When you notice your coworker or boss showing empathy or being caring, point it out. "If the coworker who doesn’t normally give you the time of day offers to bring you coffee, call attention to it," says Malkin. "It’s way more effective to pay attention to those moments and encourage them. You can say, ‘Thanks for offering coffee. I feel like you’ve got my back and I want to press harder.’"

Link good behavior to success in the workplace. "Narcissists usually want the big win, so look for moments of better behavior and point them out," says Malkin. "Research shows this method lights up the parts of the brain that are devoted to caring, communal activation, and this is what reduces narcissism."

Find the cause. If you’re on the receiving end of the emotional hot potato pass, work backwards from the moment, suggests Malkin. "Assume that the person is feeling the things they point out in you," says Malkin. "Say, ‘I guess I am feeling off. I thought things felt on track and we were on fire for this project, and today I see you’ve got all kinds of questions. Did something happen? Are you getting pressure from above?’"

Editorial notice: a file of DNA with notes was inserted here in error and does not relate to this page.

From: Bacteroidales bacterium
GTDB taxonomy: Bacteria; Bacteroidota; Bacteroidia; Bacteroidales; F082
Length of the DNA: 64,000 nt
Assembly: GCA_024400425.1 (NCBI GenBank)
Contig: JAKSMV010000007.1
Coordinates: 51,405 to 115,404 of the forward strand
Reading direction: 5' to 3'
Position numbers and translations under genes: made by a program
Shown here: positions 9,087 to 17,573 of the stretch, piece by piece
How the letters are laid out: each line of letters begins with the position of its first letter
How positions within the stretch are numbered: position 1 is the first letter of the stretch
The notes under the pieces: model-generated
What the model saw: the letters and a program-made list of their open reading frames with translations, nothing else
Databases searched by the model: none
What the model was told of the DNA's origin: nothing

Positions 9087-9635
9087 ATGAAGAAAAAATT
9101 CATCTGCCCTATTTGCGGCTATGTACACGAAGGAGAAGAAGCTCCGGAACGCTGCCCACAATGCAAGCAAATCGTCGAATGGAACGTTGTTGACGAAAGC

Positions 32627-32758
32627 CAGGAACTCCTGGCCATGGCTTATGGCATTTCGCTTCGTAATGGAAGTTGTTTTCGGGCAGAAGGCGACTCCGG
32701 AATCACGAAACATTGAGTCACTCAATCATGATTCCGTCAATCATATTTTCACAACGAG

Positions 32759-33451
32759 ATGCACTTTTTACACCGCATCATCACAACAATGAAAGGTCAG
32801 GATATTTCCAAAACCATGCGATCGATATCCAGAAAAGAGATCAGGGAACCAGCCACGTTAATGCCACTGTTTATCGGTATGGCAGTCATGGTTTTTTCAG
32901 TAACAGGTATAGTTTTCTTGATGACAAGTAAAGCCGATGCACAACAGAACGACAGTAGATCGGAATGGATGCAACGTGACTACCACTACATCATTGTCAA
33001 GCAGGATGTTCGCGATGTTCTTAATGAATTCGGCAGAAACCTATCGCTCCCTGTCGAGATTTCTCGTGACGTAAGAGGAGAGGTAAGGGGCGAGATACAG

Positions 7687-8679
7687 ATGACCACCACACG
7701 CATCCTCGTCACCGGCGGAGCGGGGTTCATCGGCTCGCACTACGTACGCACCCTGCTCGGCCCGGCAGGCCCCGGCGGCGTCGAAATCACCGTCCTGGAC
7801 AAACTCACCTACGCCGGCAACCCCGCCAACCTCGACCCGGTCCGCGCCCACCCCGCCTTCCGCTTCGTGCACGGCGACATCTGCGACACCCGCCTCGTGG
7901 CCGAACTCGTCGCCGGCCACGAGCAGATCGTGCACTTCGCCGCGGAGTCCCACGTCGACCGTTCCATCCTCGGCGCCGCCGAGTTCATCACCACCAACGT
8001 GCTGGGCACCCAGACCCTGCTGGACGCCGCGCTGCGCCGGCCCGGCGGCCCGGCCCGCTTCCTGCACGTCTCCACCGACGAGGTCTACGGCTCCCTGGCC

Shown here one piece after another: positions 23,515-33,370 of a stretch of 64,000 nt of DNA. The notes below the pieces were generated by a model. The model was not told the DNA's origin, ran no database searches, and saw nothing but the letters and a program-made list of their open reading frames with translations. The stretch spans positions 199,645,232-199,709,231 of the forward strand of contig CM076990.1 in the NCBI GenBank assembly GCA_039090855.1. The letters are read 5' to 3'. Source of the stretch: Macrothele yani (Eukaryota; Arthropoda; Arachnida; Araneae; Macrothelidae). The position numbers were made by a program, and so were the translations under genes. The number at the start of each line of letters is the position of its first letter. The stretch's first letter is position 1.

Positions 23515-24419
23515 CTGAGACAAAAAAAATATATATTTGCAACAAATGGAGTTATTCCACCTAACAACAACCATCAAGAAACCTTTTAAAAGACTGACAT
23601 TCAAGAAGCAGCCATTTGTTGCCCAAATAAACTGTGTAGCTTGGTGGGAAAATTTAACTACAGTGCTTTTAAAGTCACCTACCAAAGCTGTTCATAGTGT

By blocking the hot potato pass, you give the person a chance to admit their own doubts, says Malkin. "If they’re capable of recognizing it, then there is hope for you being able to stay in the workplace," he says. "When given a chance, most people will admit that they’re feeling on less stable ground than the day before."

Get help when a narcissist is a bully. Some narcissists are bullies, however, and Malkin says this type of relationship often needs outside help. "Research shows that the most common behaviors of bullying are outright insults, stealing credit, yelling, and ignoring someone," he says. "If you experience a bully, you can’t deal with this alone. You will need support or a plan to leave. And if you experience abuse, all bets are off. Seek systemic or legal support, and find some way to protect from bullying at work."